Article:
WASHINGTON – With his party’s control over Congress teetering on the brink, President Joe Biden has traveled the country this fall trying to turn the midterm elections into a choice between two visions for America. On Tuesday, voters will decide whether to stick with his outlook or take the country in a different direction.
Biden is dealing with difficult challenges in elections that will set the dynamics for the rest of his first term. Presidents tend to see their party suffer major setbacks in their second year in office, and in addition, Biden is saddled with a cloudy economic picture and the limits of his own popularity.
In the campaign’s closing sprint, Biden has tried to rely on a message that promotes his accomplishments — many of which will take years to be truly felt — and warns of the consequences of a GOP takeover of Congress.
Biden has tried to project resolute optimism about holding Congress, saying Friday that he feels “really good” about keeping majorities in the House and Senate. Advisers maintain that voters still broadly support the president's agenda, even if they are down on the overall direction of the country because of inflation, gas prices and the sour tenor of political discourse.
A key question is whether voters will give Democrats more time to deliver on promised progress — infrastructure projects in the offing, drug prices that are promised to fall, climate change plans that are years away from being fully in place. Or will they turn elsewhere in search of more immediate solutions to top-of-mind economic concerns?
It didn’t help Biden’s cause that West Virginia Sen. Joe Manchin chose the weekend before the election to issue a blistering condemnation of Biden’s goal to eventually rein in coal energy. Manchin's rebuke was a last-minute embarrassment that risked hurting critical Democratic campaigns in neighboring Pennsylvania.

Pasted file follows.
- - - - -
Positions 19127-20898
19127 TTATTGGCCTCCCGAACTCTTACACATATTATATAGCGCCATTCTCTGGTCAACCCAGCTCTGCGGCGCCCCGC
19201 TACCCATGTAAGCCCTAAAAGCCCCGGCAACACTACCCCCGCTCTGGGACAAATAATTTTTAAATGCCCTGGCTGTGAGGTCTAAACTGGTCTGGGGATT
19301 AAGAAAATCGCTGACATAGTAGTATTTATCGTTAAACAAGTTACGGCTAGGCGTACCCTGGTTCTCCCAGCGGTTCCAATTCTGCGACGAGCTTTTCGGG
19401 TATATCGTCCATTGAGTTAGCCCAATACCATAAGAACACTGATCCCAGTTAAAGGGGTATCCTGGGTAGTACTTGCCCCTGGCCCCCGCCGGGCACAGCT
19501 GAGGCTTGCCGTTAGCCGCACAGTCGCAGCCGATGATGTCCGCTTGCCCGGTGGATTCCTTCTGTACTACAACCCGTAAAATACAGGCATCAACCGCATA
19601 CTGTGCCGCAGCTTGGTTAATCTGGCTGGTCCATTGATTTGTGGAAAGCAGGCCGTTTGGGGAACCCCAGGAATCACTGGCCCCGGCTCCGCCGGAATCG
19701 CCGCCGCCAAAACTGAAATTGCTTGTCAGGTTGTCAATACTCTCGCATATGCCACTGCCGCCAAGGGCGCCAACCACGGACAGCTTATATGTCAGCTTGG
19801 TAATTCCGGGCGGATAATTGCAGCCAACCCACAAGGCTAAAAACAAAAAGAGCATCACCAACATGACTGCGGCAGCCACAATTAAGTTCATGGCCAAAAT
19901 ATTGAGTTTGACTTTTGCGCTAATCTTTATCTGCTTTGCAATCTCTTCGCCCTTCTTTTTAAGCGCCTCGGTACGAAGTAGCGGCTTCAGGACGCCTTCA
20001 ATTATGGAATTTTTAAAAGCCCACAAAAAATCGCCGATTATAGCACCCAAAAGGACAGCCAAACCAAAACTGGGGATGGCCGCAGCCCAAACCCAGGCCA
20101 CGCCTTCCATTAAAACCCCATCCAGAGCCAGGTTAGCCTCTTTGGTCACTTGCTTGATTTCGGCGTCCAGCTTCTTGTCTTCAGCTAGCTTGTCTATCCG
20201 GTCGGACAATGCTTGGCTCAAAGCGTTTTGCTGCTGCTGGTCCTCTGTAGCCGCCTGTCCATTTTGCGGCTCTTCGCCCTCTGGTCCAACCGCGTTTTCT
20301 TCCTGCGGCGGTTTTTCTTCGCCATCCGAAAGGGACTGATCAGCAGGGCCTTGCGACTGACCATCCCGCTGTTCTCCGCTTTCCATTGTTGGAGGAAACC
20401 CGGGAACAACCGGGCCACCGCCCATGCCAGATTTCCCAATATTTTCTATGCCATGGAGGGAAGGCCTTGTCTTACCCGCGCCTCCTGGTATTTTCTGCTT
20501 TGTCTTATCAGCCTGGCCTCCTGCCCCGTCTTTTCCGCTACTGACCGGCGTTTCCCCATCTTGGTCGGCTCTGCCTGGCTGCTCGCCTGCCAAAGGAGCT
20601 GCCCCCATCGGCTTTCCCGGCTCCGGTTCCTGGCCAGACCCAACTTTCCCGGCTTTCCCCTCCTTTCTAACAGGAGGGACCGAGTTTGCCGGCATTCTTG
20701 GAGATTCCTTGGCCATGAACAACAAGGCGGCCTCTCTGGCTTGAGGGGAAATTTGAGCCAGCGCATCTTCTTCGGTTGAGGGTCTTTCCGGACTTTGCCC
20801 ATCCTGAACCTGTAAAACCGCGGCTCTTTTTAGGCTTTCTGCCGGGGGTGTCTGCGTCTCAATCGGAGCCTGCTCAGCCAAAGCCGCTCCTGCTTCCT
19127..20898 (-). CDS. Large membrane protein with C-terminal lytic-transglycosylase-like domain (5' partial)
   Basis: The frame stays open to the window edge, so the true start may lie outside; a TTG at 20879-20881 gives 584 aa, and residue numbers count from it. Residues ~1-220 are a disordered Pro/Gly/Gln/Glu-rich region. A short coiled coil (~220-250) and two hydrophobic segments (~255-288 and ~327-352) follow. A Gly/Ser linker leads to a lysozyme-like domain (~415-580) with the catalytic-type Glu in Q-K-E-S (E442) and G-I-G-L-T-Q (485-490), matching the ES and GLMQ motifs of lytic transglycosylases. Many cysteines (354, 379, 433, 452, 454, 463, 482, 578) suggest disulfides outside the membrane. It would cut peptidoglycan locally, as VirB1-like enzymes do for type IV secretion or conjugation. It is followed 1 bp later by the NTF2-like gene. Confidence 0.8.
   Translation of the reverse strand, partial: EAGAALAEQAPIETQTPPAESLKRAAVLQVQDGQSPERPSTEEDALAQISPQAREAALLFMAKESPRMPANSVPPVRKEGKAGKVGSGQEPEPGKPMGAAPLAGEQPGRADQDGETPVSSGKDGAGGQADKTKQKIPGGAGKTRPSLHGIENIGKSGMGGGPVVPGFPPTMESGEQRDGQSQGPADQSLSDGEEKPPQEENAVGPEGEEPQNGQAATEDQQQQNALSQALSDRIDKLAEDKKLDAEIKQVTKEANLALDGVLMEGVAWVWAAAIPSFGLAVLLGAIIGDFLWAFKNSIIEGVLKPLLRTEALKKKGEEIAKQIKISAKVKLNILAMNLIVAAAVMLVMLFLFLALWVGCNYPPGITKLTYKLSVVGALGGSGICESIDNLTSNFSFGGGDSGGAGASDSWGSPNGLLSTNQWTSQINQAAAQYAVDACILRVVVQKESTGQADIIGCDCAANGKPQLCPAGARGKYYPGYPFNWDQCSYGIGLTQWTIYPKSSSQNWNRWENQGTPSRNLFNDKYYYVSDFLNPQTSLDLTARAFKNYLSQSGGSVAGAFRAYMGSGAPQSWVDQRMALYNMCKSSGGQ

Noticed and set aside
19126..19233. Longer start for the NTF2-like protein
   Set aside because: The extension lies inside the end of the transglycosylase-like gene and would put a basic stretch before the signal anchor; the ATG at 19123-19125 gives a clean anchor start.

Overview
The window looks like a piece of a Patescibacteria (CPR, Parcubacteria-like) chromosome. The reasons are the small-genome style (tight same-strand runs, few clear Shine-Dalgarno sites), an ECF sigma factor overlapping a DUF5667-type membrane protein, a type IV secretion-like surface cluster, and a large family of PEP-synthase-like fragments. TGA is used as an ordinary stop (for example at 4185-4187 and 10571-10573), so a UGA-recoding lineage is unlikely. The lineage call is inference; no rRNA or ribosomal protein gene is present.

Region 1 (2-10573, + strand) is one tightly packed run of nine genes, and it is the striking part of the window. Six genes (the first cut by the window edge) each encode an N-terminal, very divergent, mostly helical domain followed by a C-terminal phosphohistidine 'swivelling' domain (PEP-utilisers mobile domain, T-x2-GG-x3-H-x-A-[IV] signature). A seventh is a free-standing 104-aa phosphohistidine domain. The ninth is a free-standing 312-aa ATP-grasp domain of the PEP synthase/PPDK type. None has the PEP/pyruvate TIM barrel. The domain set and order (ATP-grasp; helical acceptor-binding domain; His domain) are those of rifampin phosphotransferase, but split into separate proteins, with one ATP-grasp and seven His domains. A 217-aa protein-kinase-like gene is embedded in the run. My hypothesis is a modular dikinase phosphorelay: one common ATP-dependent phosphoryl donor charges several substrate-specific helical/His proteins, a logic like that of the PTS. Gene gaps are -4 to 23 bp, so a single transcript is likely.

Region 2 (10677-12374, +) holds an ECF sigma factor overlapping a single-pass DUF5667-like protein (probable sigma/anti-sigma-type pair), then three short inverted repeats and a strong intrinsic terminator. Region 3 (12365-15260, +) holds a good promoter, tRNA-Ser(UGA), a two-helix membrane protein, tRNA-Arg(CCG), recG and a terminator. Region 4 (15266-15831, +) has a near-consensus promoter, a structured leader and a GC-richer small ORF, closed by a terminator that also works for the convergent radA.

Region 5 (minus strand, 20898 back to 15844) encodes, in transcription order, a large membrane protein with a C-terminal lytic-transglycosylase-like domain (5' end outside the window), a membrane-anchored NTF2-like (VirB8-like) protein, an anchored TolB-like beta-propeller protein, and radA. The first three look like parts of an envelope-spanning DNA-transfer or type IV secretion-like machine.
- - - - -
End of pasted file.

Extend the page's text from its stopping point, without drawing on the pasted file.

Biden’s advisers insist the current political environment is far different from 2010, when Democratic candidates were hamstrung by the unpopularity of the Affordable Care Act, the Obama-era health law, and went on to lose 63 House seats and six Senate seats.
“Whether you’re in Arizona or you’re in Nevada, or you’re in Pennsylvania, all have Democratic elected officials that are communicating to their constituents, are talking about the things that they got done for the American people that are built on President Biden’s vision and what he’s accomplished,” White House deputy chief of staff Jen O’Malley Dillon said at a forum hosted by Axios last week. “And that is a significant difference from other midterm seasons.”
In a sign of how Biden hopes his agenda may play out in time, that health law survived dozens of GOP-led repeal attempts and is now broadly popular with voters.
Cedric Richmond, the former Louisiana congressman and Biden senior aide who is now a top adviser to the Democratic National Committee, said it was important for Biden in the campaign's closing days to reinforce to voters his accomplishments.
“One of the things I think that’s most important is that he continue to remind people of all the things that he’s doing to keep this country going in the right direction,” Richmond said. “We know there are challenges out there, but we’re meeting them and we’re not dividing the country.”
Even as Biden says he’s trying to bring the country together, he’s also warning about what would happen if Republicans win control of Capitol Hill.
“If we lose the House and Senate, it’s going to be a horrible two years,” he said Friday at a fundraiser outside Chicago.